Kaku’s solution may have a resemblance to some kinds of invisibility in fiction, but not others. The possibility of “invisibility” depends most likely on “metamaterials”. These are artificial materials with tiny light-bending pieces embedded in it. That being the case, a human body itself doesn’t seem to have the potential to make itself invisible. Surrounding a human with an enclosure of metamaterials might make the human invisible.
Metamaterials are a recent discovery. So far, they can’t make anything “invisible” as we usually use the term. The embedded light-bending pieces can only bend the light of a certain color (wavelength). There is currently no solution for making an object invisible in all colors / wavelengths other than to have a series of different layers each of which handles a different color. There are other issues which also must be resolved before we can make objects fully invisible. For instance, it’s easier to get metamaterials to work in two dimensions rather than three. Flexibility is an issue. The embedded pieces must be smaller than the wavelength to be bent – and scientists have not yet been able to make embedded pieces small enough to handle some colors. The size of some wavelengths is so small it might not be possible to have enough atoms to bend the light well enough. So, there are currently no conditions under which we can make any kind of object invisible for all colors. Doing so for three dimensional, flexible, moving objects face more challenges.
Also, unlike fictional invisibility, complete invisibility by this method wouldn’t permit a person to look out. If all the light is bent around the person to maintain a perfect illusion, no light reaches the person’s eyes. If you don’t bend all the light so the person can see, the illusion is less than perfect.
Kaku also mentions speculation about using holography or higher dimensions to provide invisibility. These ideas are even less developed than metamaterials.
3) Phasers & Death Stars
Current research on “quantum teleportation” is largely related to efforts to develop quantum computers. Therefore, there is some discussion of quantum computing as well as the possibility of transmitting descriptions of particles or atoms for duplication elsewhere.
Kaku discusses how devices may be able to detect brain activity and associate it with certain kinds of mental activity. The interpretation can be indirect. For instance, activity in a certain area of the brain may often be associated with lying, but that brain activity is not specifically activity that can only be lying.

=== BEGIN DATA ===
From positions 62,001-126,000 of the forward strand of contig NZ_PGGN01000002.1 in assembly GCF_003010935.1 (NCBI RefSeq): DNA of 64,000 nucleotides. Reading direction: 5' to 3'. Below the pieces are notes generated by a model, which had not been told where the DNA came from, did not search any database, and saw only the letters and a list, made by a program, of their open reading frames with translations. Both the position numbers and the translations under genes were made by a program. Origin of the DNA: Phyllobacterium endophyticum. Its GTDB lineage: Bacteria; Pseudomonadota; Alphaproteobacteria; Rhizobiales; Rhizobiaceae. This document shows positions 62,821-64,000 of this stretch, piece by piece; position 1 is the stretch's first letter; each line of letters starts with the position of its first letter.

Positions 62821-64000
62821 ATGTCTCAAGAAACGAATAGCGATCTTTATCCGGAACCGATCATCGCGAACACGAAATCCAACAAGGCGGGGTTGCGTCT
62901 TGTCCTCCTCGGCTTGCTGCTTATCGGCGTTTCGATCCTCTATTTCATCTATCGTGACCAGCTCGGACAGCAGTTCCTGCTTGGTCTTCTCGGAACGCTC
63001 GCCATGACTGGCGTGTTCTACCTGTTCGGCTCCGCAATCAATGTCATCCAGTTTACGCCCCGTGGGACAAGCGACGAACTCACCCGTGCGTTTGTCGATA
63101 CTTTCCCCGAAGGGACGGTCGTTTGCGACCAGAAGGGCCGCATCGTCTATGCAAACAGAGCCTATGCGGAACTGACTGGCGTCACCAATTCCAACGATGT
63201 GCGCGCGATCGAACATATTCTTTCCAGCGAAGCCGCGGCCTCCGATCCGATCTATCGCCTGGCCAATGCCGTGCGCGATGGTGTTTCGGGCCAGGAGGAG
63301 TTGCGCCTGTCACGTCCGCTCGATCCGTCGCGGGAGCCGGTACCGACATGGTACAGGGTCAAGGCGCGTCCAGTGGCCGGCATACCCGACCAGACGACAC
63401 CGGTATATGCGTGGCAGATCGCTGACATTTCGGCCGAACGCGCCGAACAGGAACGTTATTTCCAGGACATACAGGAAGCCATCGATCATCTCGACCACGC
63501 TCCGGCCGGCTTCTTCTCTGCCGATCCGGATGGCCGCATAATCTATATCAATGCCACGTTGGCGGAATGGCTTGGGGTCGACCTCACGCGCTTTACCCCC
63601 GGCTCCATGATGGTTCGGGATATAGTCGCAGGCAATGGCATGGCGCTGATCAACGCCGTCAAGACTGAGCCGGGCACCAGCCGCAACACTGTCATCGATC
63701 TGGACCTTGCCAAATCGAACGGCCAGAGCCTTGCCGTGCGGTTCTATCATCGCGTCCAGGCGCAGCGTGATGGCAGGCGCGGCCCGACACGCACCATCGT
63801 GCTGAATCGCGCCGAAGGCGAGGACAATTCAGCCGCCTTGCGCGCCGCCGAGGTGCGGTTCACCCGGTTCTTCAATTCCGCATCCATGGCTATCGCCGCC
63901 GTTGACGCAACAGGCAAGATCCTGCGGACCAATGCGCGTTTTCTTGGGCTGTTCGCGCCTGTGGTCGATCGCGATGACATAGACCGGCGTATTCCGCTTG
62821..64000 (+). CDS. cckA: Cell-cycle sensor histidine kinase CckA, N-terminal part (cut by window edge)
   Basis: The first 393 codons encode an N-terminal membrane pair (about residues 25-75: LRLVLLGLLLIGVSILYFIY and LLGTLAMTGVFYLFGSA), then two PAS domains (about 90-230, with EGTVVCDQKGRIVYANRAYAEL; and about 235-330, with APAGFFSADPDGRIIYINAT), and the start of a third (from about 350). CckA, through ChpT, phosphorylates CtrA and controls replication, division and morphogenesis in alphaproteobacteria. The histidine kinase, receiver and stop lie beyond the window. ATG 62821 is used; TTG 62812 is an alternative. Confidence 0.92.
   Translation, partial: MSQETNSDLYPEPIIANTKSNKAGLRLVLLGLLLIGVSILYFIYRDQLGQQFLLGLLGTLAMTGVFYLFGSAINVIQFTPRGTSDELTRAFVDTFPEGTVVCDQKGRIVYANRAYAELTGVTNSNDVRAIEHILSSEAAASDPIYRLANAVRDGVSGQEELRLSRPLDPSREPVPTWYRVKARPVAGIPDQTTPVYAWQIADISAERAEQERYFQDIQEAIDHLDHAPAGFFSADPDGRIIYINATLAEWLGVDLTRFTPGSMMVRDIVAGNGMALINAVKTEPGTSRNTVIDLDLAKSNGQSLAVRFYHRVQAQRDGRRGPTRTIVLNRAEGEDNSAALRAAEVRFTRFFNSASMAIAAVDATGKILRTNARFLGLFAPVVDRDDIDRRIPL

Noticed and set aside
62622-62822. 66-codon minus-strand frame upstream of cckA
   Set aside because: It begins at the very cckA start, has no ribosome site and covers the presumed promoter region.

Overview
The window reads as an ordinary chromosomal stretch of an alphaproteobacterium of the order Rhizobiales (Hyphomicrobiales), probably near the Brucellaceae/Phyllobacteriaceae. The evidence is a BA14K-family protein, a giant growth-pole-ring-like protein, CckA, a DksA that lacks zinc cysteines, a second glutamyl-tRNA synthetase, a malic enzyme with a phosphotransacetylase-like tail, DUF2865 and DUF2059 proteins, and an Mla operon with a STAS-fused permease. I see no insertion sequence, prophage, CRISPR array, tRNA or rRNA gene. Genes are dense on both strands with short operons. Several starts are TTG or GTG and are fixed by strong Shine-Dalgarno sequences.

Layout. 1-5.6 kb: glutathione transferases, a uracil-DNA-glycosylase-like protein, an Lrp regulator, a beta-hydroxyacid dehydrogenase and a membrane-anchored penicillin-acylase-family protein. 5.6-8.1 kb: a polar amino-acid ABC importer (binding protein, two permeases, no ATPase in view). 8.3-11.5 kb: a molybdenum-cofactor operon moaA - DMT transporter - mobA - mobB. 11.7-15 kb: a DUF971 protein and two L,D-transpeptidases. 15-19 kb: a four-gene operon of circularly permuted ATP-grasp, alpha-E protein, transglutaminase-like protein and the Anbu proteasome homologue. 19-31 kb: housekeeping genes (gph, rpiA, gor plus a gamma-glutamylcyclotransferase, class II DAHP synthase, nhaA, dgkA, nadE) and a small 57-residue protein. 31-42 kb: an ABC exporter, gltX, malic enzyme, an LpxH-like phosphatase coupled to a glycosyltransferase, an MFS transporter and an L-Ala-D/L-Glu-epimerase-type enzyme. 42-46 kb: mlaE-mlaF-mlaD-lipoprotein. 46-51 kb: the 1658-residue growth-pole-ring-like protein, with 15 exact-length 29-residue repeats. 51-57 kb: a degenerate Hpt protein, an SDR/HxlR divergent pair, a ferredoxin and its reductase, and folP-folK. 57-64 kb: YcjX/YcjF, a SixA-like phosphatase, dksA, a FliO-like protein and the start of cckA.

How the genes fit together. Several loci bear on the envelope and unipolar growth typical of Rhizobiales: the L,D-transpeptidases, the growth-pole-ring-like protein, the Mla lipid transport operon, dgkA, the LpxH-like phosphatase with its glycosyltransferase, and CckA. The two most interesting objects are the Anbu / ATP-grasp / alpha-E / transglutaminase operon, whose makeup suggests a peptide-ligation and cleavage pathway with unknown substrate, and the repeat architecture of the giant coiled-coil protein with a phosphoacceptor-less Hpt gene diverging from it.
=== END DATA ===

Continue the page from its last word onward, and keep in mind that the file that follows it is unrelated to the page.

It may be possible to associate some brain activity with a person thinking a certain concept. In that sense, thinking of some concepts might be identified and word equivalents transmitted to others. It’s not clear how many concepts might be identifiable from brain activity. Kaku indicates it’s unlikely complete and detailed translations will become possible.
It may be possible to stimulate specific parts of a person’s brain in order to give them a message, but probably not detailed messages conveying specifics.
Unlike telepathy in fiction, the possibilities Kaku discuss involve technology and limited mental control over the process.
This is another case where Kaku’s solution bares little resemble to fictional telekinesis. The premise is that if devices could interpret brain activity (as in the section above) a person might be able to convey a command to a computer by concentrating on some idea. If a computer could figure out what you wanted based on scanning your brain activity, the computer could then instruct other devices to carry out a task. A person would think and as a result a specific activity would occur. One might understand why some people would label this “psychokinesis”, but this is not the “mental powers” directly influencing the world that one finds in fiction.
8) Extraterrestrial life & UFOs
10) Antimatter & anti-universes
Part 2: Class II Impossibilities
Kaku suggests the energy needed to make a short-cut by open a hole in space-time is far too vast for our civilization, but may be possible for a Type III (galactic) civilization. It made me wonder: if we need to make such holes in order to allow travel and communications to create and maintain a galactic civilization, how will we get the galactic civilization necessary to make the hole?
12) Time travel
13) Parallel universes
Part 3: Class III Impossibilities
14) Perpetual motion machines